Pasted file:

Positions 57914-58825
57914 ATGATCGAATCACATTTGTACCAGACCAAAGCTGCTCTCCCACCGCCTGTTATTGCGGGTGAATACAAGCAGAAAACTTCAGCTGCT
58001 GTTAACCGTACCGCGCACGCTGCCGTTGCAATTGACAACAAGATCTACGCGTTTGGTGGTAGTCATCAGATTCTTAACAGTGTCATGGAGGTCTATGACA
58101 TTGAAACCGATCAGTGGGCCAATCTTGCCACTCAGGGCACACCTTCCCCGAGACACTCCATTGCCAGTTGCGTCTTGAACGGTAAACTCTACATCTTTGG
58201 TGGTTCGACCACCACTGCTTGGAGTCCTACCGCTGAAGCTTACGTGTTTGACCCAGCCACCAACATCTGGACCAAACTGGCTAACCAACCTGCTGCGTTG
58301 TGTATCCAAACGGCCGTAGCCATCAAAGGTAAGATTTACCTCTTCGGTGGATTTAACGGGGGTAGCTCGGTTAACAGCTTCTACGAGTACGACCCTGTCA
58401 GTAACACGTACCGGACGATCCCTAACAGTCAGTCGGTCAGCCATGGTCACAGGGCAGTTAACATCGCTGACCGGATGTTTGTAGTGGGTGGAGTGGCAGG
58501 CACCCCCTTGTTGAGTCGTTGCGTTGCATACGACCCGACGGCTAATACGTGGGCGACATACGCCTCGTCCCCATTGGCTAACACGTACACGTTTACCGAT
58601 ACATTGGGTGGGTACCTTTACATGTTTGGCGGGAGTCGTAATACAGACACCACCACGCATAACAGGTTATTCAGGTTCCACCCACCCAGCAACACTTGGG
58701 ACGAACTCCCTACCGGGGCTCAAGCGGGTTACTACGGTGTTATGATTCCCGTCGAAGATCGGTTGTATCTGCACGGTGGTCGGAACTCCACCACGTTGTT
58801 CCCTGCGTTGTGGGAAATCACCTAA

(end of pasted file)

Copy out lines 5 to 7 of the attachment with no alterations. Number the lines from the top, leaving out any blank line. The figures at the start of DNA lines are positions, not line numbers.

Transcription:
58201 TGGTTCGACCACCACTGCTTGGAGTCCTACCGCTGAAGCTTACGTGTTTGACCCAGCCACCAACATCTGGACCAAACTGGCTAACCAACCTGCTGCGTTG
58301 TGTATCCAAACGGCCGTAGCCATCAAAGGTAAGATTTACCTCTTCGGTGGATTTAACGGGGGTAGCTCGGTTAACAGCTTCTACGAGTACGACCCTGTCA
58401 GTAACACGTACCGGACGATCCCTAACAGTCAGTCGGTCAGCCATGGTCACAGGGCAGTTAACATCGCTGACCGGATGTTTGTAGTGGGTGGAGTGGCAGG